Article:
March 2

BUT, above all, the victory is most sure
For him, who, seeking faith by virtue, strives
To yield entire obedience to the Law
Of Conscience; Conscience reverenced and obeyed,
As God’s most intimate presence in the soul,
And His most perfect image in the world.
William Wordsworth


“BUT this poor miserable Me! Is this, then, all the book I have got to read about God in?” Yes, truly so. No other book, nor fragment of book, than that, will you ever find;—no velvet-bound missal, nor frankincensed manuscript;— nothing in the clouds above, nor in the earth beneath. That flesh-bound volume is the only revelation that is, that was, or that can be. In that is the image of God painted; in that is the law of God written; in that is the promise of God revealed. Know thyself; for through thyself only thou canst know God.
John Ruskin


THE greatest thing of the world is for a man to know how to be his own.
Michael E. Montaigne

Advertisements

January 31

A ROBIN Redbreast in a cage
Puts all Heaven in a rage . . . .
He who shall hurt the little wren
Shall never be beloved by men.
William Blake


I AM not ashamed nor afraid to declare the tenderness of my childish nature, which is such that I cannot well reject my dog if he chance (although out of season) to fawn upon me, or beg of me to play with him.
Michael E. Montaigne


AS the art of life is learned, it will be found at last that all lovely things are also necessary; —the wild flower by the wayside, as well as the tended corn; and the wild birds and creatures of the forest, as well as the tended cattle; because man doth not live by bread only, but also by the desert manna; by every wondrous word and unknowable work of God.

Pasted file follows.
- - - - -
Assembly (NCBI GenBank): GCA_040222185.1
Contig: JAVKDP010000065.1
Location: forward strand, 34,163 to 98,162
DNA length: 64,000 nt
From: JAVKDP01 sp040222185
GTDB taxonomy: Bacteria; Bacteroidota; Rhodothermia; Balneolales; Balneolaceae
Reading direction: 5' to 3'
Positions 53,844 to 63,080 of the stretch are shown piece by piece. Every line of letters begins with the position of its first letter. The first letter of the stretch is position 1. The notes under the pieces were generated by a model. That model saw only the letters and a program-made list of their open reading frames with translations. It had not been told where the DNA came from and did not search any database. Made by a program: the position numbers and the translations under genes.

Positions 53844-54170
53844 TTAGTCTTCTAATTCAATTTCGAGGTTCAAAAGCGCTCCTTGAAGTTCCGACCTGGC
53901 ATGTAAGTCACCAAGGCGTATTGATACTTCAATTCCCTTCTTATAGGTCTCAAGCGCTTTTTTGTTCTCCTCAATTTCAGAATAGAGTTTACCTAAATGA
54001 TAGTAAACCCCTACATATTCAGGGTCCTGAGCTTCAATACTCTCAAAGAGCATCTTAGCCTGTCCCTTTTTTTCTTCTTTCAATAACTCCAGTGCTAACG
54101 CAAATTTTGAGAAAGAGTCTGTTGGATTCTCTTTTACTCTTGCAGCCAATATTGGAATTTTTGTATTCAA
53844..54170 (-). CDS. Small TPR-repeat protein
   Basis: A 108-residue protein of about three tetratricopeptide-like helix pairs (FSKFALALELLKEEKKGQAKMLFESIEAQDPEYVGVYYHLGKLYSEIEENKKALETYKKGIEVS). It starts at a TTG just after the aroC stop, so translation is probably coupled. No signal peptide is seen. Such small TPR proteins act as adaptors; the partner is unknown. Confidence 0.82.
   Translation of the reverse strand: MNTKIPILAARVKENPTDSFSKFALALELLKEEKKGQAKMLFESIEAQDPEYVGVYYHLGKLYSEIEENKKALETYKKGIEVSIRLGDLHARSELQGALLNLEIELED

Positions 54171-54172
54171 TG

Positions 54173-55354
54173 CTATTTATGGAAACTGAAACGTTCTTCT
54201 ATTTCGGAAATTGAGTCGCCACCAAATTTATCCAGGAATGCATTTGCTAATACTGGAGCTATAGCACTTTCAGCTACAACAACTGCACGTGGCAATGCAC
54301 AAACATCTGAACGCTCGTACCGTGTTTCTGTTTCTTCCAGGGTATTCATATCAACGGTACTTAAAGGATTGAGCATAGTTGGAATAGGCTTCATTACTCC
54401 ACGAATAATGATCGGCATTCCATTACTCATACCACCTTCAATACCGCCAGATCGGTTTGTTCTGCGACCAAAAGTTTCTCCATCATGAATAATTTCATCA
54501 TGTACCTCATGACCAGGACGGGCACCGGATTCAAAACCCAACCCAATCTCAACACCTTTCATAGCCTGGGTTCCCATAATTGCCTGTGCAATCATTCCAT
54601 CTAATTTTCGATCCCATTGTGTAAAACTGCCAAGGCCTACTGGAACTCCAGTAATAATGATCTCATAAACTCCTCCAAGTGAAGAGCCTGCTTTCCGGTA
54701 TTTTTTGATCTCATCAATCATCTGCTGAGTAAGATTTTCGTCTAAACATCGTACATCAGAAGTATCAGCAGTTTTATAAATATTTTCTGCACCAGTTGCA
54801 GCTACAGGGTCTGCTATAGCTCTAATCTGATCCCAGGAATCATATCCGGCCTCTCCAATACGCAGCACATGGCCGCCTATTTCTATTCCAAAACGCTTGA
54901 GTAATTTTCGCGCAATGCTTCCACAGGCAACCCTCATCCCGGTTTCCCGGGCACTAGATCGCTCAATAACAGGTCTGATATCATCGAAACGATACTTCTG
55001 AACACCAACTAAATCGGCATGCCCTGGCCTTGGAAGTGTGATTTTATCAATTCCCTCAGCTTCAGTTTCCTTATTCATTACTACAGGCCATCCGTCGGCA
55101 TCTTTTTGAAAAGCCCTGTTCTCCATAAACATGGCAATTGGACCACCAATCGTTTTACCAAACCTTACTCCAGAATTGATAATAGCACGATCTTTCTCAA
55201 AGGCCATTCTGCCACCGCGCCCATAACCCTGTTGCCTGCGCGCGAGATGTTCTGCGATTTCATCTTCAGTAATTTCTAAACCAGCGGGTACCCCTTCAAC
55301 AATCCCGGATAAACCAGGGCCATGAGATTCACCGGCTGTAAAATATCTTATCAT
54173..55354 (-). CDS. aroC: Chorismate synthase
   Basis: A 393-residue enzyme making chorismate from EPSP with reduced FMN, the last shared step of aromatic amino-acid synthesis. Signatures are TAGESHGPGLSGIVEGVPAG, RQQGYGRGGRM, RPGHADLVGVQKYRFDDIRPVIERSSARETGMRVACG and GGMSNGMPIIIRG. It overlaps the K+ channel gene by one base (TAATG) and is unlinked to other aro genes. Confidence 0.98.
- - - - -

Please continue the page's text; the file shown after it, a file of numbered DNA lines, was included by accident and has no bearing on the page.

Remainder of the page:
John Ruskin


I WOULD give nothing for that man’s religion whose very dog and cat are not the better for it.
Rowland Hill

October 2

THEN gently scan your brother man,
Still gentler, sister woman,
Though they may gang a tremmie wrang,
To step aside is human.

Then at the balance let’s be mute,
We never can adjust it;
What’s done we partly may compute,
But know not what’s resisted.
Robert Burns


“FORGIVE us,” say we, “our offences, as we forgive them that trespasse against us.” What else inferre we by that petition, but that we offer Him our soule voide of all revenge, and free from all rancour? We nevertheless invoke God and call on His aid, even in the complot of our grievousest faults, and desire His assistance in all manner of injustice and iniquitie.
Michael E. Montaigne


BE generous before you are just. Do not temper mercy with justice.
Lord Acton


DO you know, when I see a poor devil drunk and brutal, I always feel, quite apart from my æsthetical perceptions, a sort of shame, as if I myself had some hand in it.
William Morris

September 23

WORK of his hand
He nor commends nor grieves;
Pleads for help the fact;
As unrepenting Nature leaves
Her every act.
Ralph Waldo Emerson


MAKE not the Consequence of Virtue the Ends thereof. Be not beneficent for a Name or Cymbal of Applause, nor exact and punctual in Commerce, for the Advantages of Trust and Credit, which attend the Reputation of just and true Dealing: for such Rewards, tho’ unsought for, plain Virtue will bring with her, whom all Men honour, tho’ they pursue not.
Sir Thomas Browne

WHO is only good that others may know it, and that he may be the better esteemed when ’tis known, who will do well but upon condition that his virtue may be known to men, is one from whom much service is not to be expected.
Michael E. Montaigne